Block Design Explorations; A look at some optional ways to arrange the drunkard's path units.
I know I said in the last post the piecing directions would be next . . . but . . . I just have to share these block explorations with you before we get into the piecing. I've also added a link to the button below that will take you to the main Quilt Along page so you can navigate to all the posts from one place.
Yesterday I made a Drunkard's Path block for one of my bee mates. I used a yellow/pink/coral selection of fabrics and found it quite fun to play with a different color grouping. I'm very happy with the results. What do you think? It's got me wishing for spring and flowers and warmer temps.
In the process, I also played with some alternative arrangements of the Drunkard's Path units within the block. Today, I'd like to share those explorations before we move on to piecing. I think you'll find this quite fun and interesting and it will give you a chance to play around a little and decide which arrangement you like best before you sew your block together. Who knows . . . it might even be just the nudge you need to join the quilt along. : )
The original block layout was designed with poinsettias in mind because I'm making a Christmas quilt. This arrangement makes me think of the pointy petals of poinsettias. This is the arrangement that will be used for all sewing instructions, but the sewing won't be much different for the other options. All the explorations use the same 16 drunkard's path units. The only difference is the way they are arranged in the block.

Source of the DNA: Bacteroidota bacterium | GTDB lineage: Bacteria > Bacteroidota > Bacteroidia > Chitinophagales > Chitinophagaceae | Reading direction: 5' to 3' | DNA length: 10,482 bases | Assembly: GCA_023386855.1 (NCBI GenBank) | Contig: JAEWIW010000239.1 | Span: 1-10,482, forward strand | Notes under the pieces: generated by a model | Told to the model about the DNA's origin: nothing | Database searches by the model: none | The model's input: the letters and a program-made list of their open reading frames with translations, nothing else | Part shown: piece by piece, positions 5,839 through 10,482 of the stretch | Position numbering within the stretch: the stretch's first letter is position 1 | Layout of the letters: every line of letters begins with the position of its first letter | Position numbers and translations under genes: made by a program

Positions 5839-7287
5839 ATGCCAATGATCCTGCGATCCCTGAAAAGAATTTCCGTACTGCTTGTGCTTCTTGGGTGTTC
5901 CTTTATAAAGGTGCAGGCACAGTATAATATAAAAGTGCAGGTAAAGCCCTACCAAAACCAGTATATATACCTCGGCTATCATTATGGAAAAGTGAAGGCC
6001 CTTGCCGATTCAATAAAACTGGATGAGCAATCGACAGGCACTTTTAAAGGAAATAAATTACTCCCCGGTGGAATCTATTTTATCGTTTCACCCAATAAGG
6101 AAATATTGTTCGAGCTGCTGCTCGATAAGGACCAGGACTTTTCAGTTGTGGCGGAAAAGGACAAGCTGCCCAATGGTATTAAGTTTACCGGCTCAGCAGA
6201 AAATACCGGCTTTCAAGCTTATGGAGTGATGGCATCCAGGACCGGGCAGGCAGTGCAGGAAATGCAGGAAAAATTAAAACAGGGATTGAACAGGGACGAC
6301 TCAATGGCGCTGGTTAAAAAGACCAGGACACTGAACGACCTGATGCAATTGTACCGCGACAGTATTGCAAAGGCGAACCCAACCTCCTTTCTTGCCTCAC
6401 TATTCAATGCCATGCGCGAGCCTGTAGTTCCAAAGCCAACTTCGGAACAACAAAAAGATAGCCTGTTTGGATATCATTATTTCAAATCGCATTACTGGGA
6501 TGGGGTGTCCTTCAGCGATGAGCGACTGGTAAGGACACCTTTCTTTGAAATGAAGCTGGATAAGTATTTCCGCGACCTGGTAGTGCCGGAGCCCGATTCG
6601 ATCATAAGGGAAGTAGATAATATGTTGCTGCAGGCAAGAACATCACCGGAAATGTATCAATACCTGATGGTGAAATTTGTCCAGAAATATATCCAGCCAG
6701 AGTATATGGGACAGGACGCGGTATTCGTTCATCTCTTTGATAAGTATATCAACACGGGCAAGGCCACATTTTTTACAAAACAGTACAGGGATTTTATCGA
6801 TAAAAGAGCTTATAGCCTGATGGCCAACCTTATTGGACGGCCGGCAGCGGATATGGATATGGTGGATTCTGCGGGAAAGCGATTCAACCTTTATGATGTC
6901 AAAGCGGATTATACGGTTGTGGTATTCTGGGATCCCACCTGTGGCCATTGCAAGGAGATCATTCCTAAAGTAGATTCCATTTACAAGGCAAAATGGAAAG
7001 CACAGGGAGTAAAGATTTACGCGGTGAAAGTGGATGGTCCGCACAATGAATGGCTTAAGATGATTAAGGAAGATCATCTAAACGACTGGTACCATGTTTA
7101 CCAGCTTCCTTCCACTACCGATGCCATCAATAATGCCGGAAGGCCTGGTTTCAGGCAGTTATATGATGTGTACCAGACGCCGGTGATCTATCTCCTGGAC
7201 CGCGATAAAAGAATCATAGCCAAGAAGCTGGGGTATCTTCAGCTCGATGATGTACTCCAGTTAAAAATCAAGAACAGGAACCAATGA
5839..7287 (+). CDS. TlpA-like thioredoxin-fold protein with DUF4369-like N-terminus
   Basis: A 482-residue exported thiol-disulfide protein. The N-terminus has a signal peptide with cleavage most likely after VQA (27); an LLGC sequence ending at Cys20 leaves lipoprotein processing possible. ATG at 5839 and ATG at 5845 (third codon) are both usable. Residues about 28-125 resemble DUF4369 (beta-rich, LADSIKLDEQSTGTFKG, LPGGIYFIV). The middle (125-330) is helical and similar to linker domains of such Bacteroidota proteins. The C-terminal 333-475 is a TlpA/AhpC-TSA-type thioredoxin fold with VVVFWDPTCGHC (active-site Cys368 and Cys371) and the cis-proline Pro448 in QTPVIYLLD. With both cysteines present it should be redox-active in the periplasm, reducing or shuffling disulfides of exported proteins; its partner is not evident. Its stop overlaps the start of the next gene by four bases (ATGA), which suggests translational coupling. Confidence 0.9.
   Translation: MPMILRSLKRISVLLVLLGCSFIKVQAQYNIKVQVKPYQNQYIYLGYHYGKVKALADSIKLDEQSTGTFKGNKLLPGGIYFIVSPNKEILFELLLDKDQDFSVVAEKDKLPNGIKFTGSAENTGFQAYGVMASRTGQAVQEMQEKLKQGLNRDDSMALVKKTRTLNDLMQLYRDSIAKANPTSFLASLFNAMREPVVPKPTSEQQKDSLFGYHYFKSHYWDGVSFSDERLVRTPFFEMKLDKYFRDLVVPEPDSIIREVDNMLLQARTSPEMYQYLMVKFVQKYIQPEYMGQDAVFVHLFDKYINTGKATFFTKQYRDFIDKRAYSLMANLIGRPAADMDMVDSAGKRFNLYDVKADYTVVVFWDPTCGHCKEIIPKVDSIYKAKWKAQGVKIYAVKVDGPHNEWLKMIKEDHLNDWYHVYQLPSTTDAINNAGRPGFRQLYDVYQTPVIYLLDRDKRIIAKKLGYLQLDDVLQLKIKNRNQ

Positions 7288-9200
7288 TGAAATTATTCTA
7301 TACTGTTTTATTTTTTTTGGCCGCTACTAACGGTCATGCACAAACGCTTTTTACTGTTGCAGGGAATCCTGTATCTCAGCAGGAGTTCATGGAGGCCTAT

The following photos all include the seam allowance thus the little extra fabric on the leg pieces. Just remember the circles will come together with no gaps between shapes in the finished block. To help see the changes, think of the block in four quadrants with each quadrant having a red/green combination.
Original block: the red and green units within each quadrant form identical petal shapes that are positioned side by side. Each quadrant in the block is simply rotated to get the overall design. This is my Christmas poinsettia. This design features red petals in the foreground with green leaves behind the red. In the bee block above, it's all petals and no leaves which works equally as well.
Option 1: Rotate the position of the red units so they go in the opposite direction of the green. The result is a tulip shape of half red/half green petals in each quadrant. A green center results with this arrangement. The green units stay in the same position.
Option 2: Leave the inner red units in the same position as option 1 but rotate the outer red units so red half circles are formed. The green units stay in the same position.
Option 3: Flip the entire set of red units so they meet in the center like a pinwheel. Be sure to keep the red units with the green legs in the center so they flow into the green units. The green units stay in the same position.
Option 4: Leave the red units the same as Option 3 and rotate the outer green units in the corners only so they form green half circles.
I hope these explorations have inspired you to think about all the ways you can sew your Drunkard's Path units together. If you like one better than the original poinsettia version, then by all means make that one instead. If you like them all, then consider making a sampler type quilt? Or choose your two favorite block options and alternate them in your final quilt layout. Lots to think about. Lots to play around with once you start sewing.
The next post on piecing will follow soon. Don't forget you can go here to see all the previous Quilt Along posts. Thanks for reading.
These coors look fabulous together. You've inspired me to try curvesReplyDelete
I'm really behind - it's 2022! But this is a fabulous pattern and setting and the colors are so on time - summer fruit! ThanksReplyDelete